The Indiana Bat
You probably have not heard about the Indiana bat, but it is an extremely interesting bat species. The Indiana bat is a species of a bat that is on the endangered species list. It has been on that lists since the 1960’s.
About the Indiana Bat
The Indiana Bat is found mostly on the eastern part of the U.S., however as the name suggests the bat mostly lives in Indiana. The southern part of Indiana contains most of the population. Currently there are only about 400,000 Indiana bats in existence. That is only about half the number of bats as when the species first become listed as endangered. With this decline in the number of bats there are serious concerns about the long term viability of the bat.
Indiana bats are very small. They only weigh a quarter of an ounce. That is about as much as three pennies. The bats have a fairly long wingspan. Their wingspan is about 9 to 11 inches. The Indiana bat has black fur. The bat hibernates during the winter in abandoned mines and caves. In the summer the Indiana bat is found inside dead or dying trees. Indiana bats live on a diet of flying insects. Because the bats mostly consume insects they are a great way to control the population of insects in the area.
The Indiana bat reproduces during the fall. After mating they begin hibernation. The female Indiana bat stores the sperm throughout the winter hibernation and then they become pregnant when the spring comes. This is a common technique for bats that hibernate throughout the winter.
In the summer, the pregnant females form maternity colonies. Sometimes these colonies are as large as one hundred bats. Each female bat can only give birth to one pup every year. The young pups are nursed by their mother and the mother can only leave the tree they are in to forage for food. The pups stay in the maternity colony for the whole first summer. After the first summer the bats are one their own and probably will join a colony.
One of the biggest threats to the Indiana bat population is White nose syndrome. This illness has killed a millions of bats since 2006. Bats that have white nose syndrome typically appear to have a white nose. But that nose is actually white fungus which is killing the bat. The white nose syndrome has been spreading throughout the northeast United States. The syndrome has been seen as far south as West Virginia and as far north as Vermont. This syndrome is having an extreme impact on the Indiana bat population. The syndrome seems to be impacting all of the bats in the Northeast and it does seem to be spreading.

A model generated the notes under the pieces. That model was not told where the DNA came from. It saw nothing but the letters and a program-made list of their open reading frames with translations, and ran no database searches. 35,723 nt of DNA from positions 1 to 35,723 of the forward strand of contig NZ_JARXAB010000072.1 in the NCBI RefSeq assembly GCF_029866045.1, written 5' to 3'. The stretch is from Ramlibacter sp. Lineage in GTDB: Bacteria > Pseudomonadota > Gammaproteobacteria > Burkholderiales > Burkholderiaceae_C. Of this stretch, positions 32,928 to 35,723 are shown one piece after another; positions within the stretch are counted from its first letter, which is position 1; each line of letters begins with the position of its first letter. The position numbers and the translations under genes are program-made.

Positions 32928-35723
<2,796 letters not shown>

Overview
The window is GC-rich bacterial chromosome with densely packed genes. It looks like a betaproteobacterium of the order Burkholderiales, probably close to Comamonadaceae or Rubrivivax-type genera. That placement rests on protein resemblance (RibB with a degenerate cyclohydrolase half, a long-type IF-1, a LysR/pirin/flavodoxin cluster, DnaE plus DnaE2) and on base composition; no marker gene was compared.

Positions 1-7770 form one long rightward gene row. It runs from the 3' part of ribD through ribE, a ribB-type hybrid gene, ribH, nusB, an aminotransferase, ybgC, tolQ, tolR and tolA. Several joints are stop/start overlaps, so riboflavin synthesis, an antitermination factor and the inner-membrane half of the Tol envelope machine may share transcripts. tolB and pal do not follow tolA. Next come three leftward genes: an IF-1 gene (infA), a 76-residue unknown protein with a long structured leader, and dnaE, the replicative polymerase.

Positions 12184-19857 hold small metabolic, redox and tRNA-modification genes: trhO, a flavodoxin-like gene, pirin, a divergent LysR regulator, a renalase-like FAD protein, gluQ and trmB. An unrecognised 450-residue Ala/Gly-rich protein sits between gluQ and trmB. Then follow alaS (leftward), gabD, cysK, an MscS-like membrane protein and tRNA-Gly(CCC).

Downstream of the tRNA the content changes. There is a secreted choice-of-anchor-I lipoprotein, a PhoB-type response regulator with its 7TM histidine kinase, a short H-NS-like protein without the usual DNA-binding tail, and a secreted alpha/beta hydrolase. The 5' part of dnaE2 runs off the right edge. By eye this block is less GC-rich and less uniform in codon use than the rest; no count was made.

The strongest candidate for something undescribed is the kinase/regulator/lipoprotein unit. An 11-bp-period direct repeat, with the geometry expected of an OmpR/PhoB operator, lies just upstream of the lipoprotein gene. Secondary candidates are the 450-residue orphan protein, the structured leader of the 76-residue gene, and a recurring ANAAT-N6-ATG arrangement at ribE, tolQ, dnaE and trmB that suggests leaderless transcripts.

Another threat to the Indiana bat is the destruction of the Indiana bats habitats. The Indiana bats winter habitat is under threat because its caves are being commercialized. The summer habitat of the Indiana bat is being lost due to deforestation and forest management.
Pesticides and contaminants present another threat to the Indiana bat. Pesticides reduce the number of insects that are available for the Indiana bat to eat. Pesticides may also poison the bats if they eat contaminated insects. Pesticides are a significant threat to the Indiana bat because they can hurt the bat and they reduce the bats food supply.
There are several steps that are being taken to protect the Indiana bat. One of the first step that was taken to protect the bat was listing the bat as an endangered species. The US wildlife service also developed a recovery plan for the bat in the eighties. This plan is currently being revised, but it includes goals and actions that are being taken to restore the bat population. The U.S. Forest Service is also taking steps to protect the habitat of the Indiana bat. These steps include protecting certain forests. Finally, there are steps being taken to educate the public about what needs to be done to protect the Indiana bat.
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